By CERISSA STONE
Statistically speaking, one in every eight couples in the United States faces infertility, or problems trying to conceive. There are some studies that actually point to the numbers being closer to one in six in more recent years.
I walk this reality daily.
My husband and I have been struggling to start our family for the past 13 years. It’s been a long, hard, emotionally draining roller-coaster ride to say the least. I have found that it’s something that is taboo. Infertility is not something that is talked about that often. People tend to hide behind the pain, the longing, and the sense of failure. I know I have at times. Infertility can be isolating if you let it.
I have always chosen to be open about our struggles. If our story can help others get through this trial, then I am determined to do all I can to bust through that glass ceiling of shame, regret and disappointment that always seems to accompany this journey.
I was recently asked what it was like to face infertility. It was a hard question. How do you put into the words the countless emotions that you go through on a daily basis? How can you describe that soul crushing heartbreak you face over and over again? How can you explain that innermost battle between your faith, anticipation and loss? Would they understand when it’s something that most days, you really can’t even understand yourself? For those who are new to facing infertility, or for those who are veterans in this arena… I am going to try to put into words what it’s like to face this giant.
Infertility is like going to the fair. You can see the excitement; it permeates the atmosphere around you. The anticipation is captivating, and you can’t help but get caught up in it. The smell of cotton candy floats on the breeze and the lights dazzle your senses as they pull you in closer. The music is alive and builds at the momentum burning deep inside of you. It’s your turn. You are finally the next one in line and you are standing at the ticket counter, but for some unknown reason, the attendee holds up his hand to you. He has a puzzled look on his face, unsure of what to do. You cannot proceed.
The line starts to grow longer behind you. You start to fidget and feel a little out of place. Maybe you should have waited? Maybe you should have gone to another fair? After a few moments, he calls one of the orchestrators over to come help him figure out what to do. Without many other options, they ask if you would mind if a few others are allowed to go in ahead of you while they find a solution to the problem. You take a step to the side. Unsure of what to do, you walk over to one of the benches take a seat. You wait. You don’t mind. You have waited for this day all week, ever since you saw the rides start rolling in to town, and you are positive that that it won’t be much longer. You are this close… so close that you can taste it.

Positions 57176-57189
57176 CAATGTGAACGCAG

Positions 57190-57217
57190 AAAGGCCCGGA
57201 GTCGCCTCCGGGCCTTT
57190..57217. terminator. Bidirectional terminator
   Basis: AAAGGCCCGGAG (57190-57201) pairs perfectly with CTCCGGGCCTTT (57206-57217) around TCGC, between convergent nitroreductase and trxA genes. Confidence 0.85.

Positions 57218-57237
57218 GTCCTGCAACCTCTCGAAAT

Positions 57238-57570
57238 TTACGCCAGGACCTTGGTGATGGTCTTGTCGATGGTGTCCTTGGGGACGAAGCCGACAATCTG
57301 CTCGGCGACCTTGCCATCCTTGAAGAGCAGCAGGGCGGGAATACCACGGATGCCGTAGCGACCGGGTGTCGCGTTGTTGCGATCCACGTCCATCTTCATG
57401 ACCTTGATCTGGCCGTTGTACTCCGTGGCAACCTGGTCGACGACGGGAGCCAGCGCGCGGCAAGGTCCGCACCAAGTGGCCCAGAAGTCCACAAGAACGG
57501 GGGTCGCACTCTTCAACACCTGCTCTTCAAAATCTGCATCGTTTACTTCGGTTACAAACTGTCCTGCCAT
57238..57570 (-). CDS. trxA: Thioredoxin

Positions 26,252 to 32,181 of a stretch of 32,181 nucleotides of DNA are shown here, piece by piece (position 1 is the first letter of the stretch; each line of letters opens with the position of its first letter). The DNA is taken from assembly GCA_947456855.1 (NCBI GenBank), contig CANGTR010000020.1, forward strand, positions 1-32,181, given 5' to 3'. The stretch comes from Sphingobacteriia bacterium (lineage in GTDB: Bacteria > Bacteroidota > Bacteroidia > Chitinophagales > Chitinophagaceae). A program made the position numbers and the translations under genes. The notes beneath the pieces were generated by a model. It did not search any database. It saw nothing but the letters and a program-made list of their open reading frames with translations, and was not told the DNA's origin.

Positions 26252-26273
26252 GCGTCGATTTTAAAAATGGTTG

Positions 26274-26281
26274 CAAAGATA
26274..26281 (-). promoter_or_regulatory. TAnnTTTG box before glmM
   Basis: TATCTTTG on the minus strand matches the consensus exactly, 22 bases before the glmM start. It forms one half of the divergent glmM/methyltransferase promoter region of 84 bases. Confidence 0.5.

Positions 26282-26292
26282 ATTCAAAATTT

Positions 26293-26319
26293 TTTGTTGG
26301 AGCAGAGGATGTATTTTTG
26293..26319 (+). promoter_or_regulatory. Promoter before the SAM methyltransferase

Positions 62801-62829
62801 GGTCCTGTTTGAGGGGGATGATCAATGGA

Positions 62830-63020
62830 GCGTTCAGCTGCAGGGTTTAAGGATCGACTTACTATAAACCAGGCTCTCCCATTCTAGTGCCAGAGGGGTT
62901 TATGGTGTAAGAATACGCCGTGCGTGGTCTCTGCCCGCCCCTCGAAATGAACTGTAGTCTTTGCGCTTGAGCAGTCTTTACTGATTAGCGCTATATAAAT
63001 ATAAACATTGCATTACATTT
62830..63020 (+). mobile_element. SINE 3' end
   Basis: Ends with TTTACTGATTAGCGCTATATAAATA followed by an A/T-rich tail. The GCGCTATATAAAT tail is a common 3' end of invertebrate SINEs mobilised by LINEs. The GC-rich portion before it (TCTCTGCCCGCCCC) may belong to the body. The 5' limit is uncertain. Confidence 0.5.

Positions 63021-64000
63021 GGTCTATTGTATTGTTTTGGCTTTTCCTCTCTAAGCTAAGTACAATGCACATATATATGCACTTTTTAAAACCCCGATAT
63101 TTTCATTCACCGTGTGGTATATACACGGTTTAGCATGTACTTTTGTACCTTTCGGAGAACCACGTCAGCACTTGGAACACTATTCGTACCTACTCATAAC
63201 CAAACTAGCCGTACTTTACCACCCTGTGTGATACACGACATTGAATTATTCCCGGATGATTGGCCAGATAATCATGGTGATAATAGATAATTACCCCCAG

You notice that the line passing you by seems only to be getting longer, and the worry starts to kick in. After a while, it just seems to be never ending. You try to get the attendee’s attention, but he has forgotten all about you. You, the only one without a ticket, are lost in the midst of all of the excitement and hurried pace. You walk over to the fence and watch as everyone enjoys the rides. They are smiling and merry. Their cheeks are alive with excitement and exhilaration from the rides. Your joy has faded. You can only be a spectator at that point.
There must be an explanation. You tell yourself that surely someone will come tell you something soon. This nagging sense starts to eat at you. Something is wrong. Why am I not allowed to enter? Why are others more deserving than me? What have I done wrong? You are forced to stand there and watch as more and more people continue to walk by.
For me, infertility is like going to the fair without a ticket to get in the doors. I long to be a mother with everything I have. It burns deep inside of my heart. There is an excitement about the chance of starting your own family. It’s something that I have always envisioned for my future. I am ready for this new adventure, but there is something medically preventing me from being able to enter this arena. Although I can see the joy that motherhood brings to my family and friends, all I can do is stand there with this longing for the chance to be a mother myself. So, I choose to stand at the ticket counter in anticipation, month after month, and in our case year after year. I know what awaits on the other side. I can see it clearly, and that alone makes me show up again and again, even when I don’t know what the outcome is going to be. Even when I have been told “No… It’s not your time.” Even when I am told it may never be. Even when I have to step aside and watch others go before me. I will continue stand by the fence. I will pray the doctors can find the answers. I will cry out to God for a way because here I am, standing at the ticket counter just praying for the chance to get into the fair.
Cerissa Stone is a mother-wanna-be, follower of Jesus, outdoors enthusiast, and a writer. She currently has two books out and many more rambling around in her head waiting to be told. She likes to crochet, sew, or anything else creative.